Photographer: Brendon Thorne/Bloomberg

Mining Giant BHP Wants to Banish the Boys' Club

  • BHP seeking more female candidates for top executive jobs
  • Producer held talks with ANZ on boosting workforce diversity

BHP Billiton Ltd., the No. 1 mining company, is taking diversity lessons from banks and law enforcement to achieve a gender-balanced workforce by 2025 and promote women into top executives.

The miner has held talks with companies including Australia & New Zealand Banking Group Ltd. on policies to boost female recruitment and retention, Laura Tyler, Melbourne-based BHP’s chief of staff and head of geoscience, said Wednesday in an interview at Bloomberg’s Sydney office.

Laura Tyler

Photographer: Brendon Thorne/Bloomberg

“Banking had also been seen as a boys’ club and the high street banks, the retail banking sector, has made a huge turnaround,” said Tyler, 50, who was appointed last year to BHP’s 10-strong executive team, one of three women to hold a top leadership post. “We are talking with them about how did they change things.”

Financial companies in the Bloomberg World Index have an average of about 52 percent female staff, the highest among all industries, according to data compiled by Bloomberg. Materials producers, including BHP and its largest competitor Rio Tinto Group, have the lowest share at 19 percent, the data show.

BHP, which in October announced its target for gender balance, sees a clear commercial case for changing its workforce, according to Tyler. “The sites that are most diverse, and where people say they are most able to speak up and feel inclusive, are delivering our strongest results and our better safety results,” she said.

Better performance by BHP’s workplaces with greater diversity reflects a broader trend. Among more than 4,000 companies in the Bloomberg World Index that disclose the gender of board members or executives, the best performing stocks over three years are those with the highest percentage of female executives. Companies with a larger share of female executives had the lowest price fluctuation and smallest disparity between earnings and analysts’ forecasts, the data show.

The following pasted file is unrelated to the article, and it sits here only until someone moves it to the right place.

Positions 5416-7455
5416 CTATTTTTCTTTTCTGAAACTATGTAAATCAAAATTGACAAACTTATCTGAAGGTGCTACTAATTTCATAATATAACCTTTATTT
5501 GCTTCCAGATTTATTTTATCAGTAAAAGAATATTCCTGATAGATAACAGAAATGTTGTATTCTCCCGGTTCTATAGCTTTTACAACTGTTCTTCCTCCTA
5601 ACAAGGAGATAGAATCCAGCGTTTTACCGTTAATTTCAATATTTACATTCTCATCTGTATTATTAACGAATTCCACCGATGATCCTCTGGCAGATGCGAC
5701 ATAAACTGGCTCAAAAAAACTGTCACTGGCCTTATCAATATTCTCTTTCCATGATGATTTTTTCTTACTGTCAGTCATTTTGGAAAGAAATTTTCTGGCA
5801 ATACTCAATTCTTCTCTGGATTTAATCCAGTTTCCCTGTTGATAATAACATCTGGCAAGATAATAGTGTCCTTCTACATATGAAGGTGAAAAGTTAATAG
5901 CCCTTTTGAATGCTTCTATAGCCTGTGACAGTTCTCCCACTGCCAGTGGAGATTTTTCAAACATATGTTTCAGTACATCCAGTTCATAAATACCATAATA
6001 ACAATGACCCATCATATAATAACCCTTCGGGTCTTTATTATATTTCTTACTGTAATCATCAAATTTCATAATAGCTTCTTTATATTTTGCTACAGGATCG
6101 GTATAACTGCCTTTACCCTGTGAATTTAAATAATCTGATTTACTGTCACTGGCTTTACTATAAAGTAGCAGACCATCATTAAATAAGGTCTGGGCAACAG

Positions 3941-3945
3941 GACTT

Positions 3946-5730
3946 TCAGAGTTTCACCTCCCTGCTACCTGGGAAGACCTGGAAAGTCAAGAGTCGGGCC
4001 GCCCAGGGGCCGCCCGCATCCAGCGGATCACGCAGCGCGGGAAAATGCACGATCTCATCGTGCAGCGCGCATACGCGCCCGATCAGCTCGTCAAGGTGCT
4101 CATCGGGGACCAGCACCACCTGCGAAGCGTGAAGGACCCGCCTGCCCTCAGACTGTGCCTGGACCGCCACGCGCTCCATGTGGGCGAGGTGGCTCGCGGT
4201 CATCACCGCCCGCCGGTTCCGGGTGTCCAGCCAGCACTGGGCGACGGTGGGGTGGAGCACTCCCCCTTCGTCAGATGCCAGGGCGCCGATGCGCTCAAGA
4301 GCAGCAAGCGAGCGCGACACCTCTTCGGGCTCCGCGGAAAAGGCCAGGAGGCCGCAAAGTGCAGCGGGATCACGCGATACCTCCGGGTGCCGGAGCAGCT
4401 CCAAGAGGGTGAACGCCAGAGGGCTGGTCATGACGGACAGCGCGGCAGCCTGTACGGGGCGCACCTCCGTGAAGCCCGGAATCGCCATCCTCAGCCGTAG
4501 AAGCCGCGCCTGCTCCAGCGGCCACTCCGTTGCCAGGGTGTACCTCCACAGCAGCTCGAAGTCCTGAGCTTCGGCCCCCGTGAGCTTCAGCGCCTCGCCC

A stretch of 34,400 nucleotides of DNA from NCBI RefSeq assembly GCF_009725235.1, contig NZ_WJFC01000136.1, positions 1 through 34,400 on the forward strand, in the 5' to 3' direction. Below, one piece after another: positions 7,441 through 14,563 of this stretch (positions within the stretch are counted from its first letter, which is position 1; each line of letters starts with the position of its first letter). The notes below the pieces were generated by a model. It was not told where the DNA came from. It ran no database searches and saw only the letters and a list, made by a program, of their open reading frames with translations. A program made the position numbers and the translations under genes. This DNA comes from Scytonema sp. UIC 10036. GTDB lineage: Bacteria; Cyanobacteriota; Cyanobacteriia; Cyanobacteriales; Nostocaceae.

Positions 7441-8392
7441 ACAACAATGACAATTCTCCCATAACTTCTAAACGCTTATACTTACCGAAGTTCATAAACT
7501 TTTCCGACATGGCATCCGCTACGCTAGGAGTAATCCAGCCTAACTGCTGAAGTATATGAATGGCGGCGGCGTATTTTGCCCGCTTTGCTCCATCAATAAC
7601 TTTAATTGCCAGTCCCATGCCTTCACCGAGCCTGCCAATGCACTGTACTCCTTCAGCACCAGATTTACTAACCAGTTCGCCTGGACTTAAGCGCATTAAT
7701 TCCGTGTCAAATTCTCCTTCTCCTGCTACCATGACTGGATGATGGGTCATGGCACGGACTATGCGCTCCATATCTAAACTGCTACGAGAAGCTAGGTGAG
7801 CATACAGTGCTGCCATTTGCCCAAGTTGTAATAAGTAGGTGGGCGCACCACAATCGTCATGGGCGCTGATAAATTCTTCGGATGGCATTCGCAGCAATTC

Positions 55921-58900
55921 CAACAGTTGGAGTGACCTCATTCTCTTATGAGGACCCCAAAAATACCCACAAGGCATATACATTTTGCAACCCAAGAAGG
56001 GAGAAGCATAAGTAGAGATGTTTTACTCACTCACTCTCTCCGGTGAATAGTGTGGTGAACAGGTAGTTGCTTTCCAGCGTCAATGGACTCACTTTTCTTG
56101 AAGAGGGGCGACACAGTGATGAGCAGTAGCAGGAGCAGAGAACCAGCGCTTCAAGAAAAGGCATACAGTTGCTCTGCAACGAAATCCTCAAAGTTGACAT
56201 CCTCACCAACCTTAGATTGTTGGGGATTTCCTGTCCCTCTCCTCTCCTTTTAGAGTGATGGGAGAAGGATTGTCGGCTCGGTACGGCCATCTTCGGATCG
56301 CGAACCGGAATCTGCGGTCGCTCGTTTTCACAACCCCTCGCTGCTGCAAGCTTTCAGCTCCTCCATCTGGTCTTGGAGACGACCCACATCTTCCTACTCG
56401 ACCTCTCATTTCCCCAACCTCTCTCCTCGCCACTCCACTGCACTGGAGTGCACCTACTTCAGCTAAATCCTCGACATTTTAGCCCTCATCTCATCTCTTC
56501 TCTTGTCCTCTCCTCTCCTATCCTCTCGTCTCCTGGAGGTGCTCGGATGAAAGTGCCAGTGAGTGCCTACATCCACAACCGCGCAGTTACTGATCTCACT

BHP’s 10 operations with the highest proportion of female staff perform at least 15 percent better than the producer’s averages on metrics including productivity, safety and meeting production forecasts, Chief Executive Officer Andrew Mackenzie said in an October memo to staff.

ANZ, Australia’s third-biggest bank, has a woman on every interview panel and on each candidate shortlist, head of private wealth Alexis George said Wednesday at a Bloomberg Voices event in Sydney. The bank has focused on ensuring female employees get more honest appraisals to help them develop, she said.

BHP has also discussed recruitment and practices with Victoria Police, Paris-based catering company Sodexo SA and Telstra Corp., Australia’s biggest telecommunications provider, the miner said in an email.

The producer, where women account for less than a quarter of senior managers, is seeking to prepare a larger pipeline of female staff with the skills and experience necessary to be top executives, Tyler said in the interview.

BHP is seeing some progress in areas including its finance and legal teams, according to Tyler. For example, when a successor for Chief Financial Officer Peter Beaven is needed, “there’s a fairly good chance that there are going to be really smart women banging at that door, just as there will be really smart men who’ve always been there banging at that door,” she said.

To achieve gender balance among about 26,827 direct employees, BHP will need to overturn meager recent progress in the mining sector. The proportion of women employed by mining companies rose to an average of 15.7 percent in most recent full-year reporting from 14.7 percent five years earlier, according to data compiled by Bloomberg.

Women accounted for 17.6 percent of Melbourne-based BHP’s employees in the 12 months to June 30, according an annual report published in September. That compares to 17 percent in 2012, filings show.

The adoption of technologies that allow mining operations to be controlled or monitored remotely from city center offices is opening opportunities to add more female staff. Among 200 workers at BHP’s Brisbane coal control center, a majority are female and were drawn from previous careers including as nurses, emergency call center operators and military logistics experts, according to the company.

— With assistance by Shin Pei

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